Customer Service | Help | FAQ | PEP-Easy | Report a Data Error | About
:
Login
PEP-Easy Tip: To save PEP-Easy to the home screen

PEP-Web Tip of the Day

To start PEP-Easy without first opening your browser–just as you would start a mobile app, you can save a shortcut to your home screen.

First, in Chrome or Safari, depending on your platform, open PEP-Easy from pepeasy.pep-web.org. You want to be on the default start screen, so you have a clean workspace.

Then, depending on your mobile device…follow the instructions below:

On IOS:

  1. Tap on the share icon Action navigation bar and tab bar icon
  2. In the bottom list, tap on ‘Add to home screen’
  3. In the “Add to Home” confirmation “bubble”, tap “Add”

On Android:

  1. Tap on the Chrome menu (Vertical Ellipses)
  2. Select “Add to Home Screen” from the menu

 

For the complete list of tips, see PEP-Web Tips on the PEP-Web support page.

Schultheis, K.J. (2020). Of Distance and Desire: The Many Metamorphoses of George Michael and the Origins of His Creativity. Brit. J. Psychother., 36(1):127-144.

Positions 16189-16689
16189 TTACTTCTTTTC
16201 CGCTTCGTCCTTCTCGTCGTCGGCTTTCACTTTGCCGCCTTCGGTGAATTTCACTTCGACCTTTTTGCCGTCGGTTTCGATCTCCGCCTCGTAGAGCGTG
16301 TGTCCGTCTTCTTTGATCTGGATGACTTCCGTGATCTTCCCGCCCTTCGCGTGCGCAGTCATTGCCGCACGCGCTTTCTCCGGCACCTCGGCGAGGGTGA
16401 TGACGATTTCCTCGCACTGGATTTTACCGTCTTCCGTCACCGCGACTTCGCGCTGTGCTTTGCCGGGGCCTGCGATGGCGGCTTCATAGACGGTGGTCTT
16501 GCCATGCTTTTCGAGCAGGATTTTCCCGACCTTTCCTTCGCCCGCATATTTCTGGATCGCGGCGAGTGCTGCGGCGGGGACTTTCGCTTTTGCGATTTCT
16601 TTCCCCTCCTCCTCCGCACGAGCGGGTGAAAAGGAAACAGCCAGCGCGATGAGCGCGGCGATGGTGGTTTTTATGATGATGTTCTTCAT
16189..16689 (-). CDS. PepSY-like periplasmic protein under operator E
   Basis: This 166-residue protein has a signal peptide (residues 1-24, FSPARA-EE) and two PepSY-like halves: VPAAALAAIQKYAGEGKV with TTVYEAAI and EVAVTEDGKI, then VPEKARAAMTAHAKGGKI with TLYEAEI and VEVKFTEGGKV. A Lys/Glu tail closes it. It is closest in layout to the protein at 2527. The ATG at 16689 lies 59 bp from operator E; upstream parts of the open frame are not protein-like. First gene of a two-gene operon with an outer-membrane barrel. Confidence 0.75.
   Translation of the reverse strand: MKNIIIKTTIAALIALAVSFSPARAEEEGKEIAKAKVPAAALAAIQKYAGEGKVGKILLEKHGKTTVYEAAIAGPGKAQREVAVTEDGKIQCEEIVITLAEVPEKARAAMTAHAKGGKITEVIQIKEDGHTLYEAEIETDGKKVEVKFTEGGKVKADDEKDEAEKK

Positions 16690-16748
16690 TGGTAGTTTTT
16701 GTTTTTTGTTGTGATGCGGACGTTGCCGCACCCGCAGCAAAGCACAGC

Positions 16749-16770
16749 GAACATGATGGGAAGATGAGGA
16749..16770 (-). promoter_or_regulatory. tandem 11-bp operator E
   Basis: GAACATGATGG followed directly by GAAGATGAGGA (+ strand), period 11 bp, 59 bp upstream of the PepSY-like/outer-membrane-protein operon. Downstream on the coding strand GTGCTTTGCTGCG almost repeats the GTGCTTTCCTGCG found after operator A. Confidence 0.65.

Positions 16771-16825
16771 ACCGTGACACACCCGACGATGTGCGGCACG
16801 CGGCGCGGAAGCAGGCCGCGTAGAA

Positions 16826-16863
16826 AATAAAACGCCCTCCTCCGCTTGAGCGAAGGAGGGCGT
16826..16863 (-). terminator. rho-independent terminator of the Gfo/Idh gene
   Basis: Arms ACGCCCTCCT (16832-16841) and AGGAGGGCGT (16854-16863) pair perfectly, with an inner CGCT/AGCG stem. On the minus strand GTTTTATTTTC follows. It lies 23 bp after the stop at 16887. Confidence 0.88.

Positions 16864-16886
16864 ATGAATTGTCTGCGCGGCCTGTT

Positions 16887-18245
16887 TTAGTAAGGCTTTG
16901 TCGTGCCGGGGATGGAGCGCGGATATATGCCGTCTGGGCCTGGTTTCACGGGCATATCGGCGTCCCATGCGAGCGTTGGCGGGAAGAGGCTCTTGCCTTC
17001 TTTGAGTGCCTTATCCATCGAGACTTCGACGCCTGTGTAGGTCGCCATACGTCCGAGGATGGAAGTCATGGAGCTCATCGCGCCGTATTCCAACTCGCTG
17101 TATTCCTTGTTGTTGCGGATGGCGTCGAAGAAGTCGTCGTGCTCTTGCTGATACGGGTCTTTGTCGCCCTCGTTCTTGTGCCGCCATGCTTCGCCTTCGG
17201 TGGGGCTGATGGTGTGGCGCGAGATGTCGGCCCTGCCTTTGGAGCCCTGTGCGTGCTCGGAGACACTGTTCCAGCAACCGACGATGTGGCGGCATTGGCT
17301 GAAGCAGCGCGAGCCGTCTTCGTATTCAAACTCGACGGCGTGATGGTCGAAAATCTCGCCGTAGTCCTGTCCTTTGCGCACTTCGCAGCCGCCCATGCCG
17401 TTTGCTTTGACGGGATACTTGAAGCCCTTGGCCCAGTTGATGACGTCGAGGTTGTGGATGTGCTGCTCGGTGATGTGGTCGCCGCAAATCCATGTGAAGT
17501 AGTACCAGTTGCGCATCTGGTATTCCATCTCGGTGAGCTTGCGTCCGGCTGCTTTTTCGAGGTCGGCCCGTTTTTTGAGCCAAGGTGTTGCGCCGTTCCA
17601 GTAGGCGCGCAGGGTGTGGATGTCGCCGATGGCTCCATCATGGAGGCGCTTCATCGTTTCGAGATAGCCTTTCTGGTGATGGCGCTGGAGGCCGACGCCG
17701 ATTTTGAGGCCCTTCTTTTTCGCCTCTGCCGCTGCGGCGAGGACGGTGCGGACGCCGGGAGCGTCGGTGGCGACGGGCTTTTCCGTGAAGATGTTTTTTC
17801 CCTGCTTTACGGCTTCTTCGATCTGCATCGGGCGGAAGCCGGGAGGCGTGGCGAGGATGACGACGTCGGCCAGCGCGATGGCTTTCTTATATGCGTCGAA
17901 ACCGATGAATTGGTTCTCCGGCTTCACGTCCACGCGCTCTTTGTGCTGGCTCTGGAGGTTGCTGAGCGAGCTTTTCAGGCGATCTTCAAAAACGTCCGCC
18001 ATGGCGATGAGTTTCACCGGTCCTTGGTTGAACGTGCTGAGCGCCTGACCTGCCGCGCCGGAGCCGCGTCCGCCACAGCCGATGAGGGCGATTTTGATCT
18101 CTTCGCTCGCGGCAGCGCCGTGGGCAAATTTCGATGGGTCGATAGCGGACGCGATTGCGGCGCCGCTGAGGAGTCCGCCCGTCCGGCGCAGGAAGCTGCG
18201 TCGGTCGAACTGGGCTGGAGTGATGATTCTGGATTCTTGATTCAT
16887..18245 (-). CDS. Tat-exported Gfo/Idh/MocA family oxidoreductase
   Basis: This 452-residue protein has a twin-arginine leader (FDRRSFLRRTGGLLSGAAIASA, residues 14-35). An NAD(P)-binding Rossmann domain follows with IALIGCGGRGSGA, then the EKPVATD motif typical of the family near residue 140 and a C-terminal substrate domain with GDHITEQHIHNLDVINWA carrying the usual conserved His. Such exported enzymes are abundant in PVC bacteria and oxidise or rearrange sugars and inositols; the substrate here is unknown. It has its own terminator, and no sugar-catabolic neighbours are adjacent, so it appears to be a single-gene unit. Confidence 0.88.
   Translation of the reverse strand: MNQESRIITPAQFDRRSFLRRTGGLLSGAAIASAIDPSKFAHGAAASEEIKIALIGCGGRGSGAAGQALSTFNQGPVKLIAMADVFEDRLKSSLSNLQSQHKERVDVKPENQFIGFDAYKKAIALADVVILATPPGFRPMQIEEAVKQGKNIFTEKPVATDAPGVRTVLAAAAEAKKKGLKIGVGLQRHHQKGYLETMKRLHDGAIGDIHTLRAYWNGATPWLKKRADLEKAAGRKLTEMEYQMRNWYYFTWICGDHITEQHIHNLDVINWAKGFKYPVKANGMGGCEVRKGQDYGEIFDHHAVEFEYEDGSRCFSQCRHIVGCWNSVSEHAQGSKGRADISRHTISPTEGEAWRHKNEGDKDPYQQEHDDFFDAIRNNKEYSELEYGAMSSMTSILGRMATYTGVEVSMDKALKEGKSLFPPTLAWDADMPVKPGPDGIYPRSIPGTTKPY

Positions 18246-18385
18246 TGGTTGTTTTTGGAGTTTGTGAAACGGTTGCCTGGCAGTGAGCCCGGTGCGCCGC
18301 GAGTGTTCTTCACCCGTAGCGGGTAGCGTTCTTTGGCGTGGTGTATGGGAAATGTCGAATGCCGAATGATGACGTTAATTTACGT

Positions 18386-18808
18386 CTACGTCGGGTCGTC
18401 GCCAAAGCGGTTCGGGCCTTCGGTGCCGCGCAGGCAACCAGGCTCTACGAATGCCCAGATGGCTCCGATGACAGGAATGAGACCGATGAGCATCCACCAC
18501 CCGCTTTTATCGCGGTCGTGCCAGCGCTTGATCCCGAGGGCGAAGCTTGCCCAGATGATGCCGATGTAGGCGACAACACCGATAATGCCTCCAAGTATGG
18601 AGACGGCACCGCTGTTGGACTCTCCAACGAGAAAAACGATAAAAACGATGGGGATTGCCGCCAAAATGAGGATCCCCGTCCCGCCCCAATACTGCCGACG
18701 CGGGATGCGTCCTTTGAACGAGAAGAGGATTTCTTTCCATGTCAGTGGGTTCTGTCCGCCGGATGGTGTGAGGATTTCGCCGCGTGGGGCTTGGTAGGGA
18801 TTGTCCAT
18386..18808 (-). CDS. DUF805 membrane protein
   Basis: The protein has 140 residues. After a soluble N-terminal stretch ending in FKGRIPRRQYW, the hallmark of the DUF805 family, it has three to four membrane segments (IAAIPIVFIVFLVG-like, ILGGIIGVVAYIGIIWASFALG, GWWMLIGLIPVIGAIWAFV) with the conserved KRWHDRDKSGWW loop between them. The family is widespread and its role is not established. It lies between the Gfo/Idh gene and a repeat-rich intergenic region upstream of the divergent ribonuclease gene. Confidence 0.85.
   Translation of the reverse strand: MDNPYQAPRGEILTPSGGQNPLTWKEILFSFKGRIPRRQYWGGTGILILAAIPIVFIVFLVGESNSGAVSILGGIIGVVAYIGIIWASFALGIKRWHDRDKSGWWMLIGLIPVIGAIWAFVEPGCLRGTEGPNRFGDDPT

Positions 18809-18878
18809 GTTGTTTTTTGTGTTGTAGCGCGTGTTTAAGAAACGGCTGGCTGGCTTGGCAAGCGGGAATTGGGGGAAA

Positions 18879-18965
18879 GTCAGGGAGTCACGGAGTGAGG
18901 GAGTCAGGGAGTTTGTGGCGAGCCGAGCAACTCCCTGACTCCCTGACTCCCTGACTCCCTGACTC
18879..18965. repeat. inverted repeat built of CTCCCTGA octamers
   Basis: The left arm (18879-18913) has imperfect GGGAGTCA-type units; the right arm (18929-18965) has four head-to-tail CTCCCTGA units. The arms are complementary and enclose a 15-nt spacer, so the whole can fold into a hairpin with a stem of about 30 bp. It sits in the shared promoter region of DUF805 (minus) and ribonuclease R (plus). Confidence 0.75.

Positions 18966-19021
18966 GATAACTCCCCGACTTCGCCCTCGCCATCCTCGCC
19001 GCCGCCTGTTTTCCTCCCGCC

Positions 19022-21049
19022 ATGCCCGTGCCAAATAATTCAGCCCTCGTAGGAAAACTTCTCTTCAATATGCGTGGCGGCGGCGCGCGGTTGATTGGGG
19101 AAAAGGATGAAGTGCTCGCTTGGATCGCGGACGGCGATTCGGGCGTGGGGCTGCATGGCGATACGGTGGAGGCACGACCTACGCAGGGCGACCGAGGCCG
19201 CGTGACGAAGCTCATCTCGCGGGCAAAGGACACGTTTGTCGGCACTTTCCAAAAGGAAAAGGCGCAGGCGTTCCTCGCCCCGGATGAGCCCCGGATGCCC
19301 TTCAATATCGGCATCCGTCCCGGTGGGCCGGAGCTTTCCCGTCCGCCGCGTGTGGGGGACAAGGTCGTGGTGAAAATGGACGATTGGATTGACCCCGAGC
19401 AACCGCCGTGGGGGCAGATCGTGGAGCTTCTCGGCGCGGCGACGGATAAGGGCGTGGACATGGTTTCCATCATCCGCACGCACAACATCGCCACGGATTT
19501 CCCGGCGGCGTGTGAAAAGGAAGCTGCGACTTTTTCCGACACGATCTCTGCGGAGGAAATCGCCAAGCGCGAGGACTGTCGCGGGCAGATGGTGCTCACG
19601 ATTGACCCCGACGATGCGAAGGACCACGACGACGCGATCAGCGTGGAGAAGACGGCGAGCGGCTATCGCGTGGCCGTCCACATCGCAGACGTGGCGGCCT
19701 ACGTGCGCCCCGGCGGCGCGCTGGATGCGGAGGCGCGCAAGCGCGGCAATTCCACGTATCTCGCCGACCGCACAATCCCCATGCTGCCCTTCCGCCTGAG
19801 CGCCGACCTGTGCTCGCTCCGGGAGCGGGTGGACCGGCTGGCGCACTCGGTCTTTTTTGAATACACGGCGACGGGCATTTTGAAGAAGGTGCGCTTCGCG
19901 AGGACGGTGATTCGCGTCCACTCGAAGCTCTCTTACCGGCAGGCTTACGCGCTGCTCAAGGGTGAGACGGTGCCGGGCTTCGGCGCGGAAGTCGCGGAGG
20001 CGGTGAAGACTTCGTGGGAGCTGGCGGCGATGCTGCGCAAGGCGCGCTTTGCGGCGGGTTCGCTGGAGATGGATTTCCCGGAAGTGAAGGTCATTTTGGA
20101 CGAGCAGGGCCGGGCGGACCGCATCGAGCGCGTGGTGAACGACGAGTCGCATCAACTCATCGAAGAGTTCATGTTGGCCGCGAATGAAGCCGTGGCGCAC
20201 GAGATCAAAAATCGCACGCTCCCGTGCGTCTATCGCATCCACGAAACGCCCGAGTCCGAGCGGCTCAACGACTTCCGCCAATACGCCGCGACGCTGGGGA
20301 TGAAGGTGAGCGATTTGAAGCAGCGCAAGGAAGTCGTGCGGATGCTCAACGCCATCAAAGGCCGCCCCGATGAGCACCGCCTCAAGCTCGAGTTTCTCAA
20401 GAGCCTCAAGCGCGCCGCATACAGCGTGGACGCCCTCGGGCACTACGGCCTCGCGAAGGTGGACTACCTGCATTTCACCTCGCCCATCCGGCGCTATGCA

(2020). British Journal of Psychotherapy, 36(1):127-144

Cultural Practice

Of Distance and Desire: The Many Metamorphoses of George Michael and the Origins of His Creativity

Kathleen J. Schultheis, Ph.D.

This paper argues for George Michael's significance to contemporary culture, a significance that requires a radical reinterpretation of his life. My discussion suggests that what is at stake in understanding Michael's life is a pattern of internalized homophobia. The method of this paper is to trace the double structure of his consciousness - his awareness of his role as icon and his private state of despair - by isolating moments in both parts of his life. From these, I attempt to extract an understanding of Michael's inner world that found expression in his lyrics. These encounters I explore in light of Kohut's theory of narcissism and Winnicott's ideas of transitional objects. In addition, George Michael's later years were defined by two losses, that of his lover and that of his mother. Michael's relationship to his grief is the focus of this essay. Drawing upon the biographies that have been written about George Michael and the interviews he gave over his career, I attempt to trace the origin of his depression to his early encounters with loss. These losses, I maintain, were reactivated at the peak of Michael's fame and led ultimately to withdrawal and artistic silence in his final years.

[This is a summary excerpt from the full text of the journal article. The full text of the document is available to journal subscribers on the publisher's website here.]

Copyright © 2020, Psychoanalytic Electronic Publishing, ISSN 2472-6982 Customer Service | Help | FAQ | Download PEP Bibliography | Report a Data Error | About

WARNING! This text is printed for personal use. It is copyright to the journal in which it originally appeared. It is illegal to redistribute it in any form.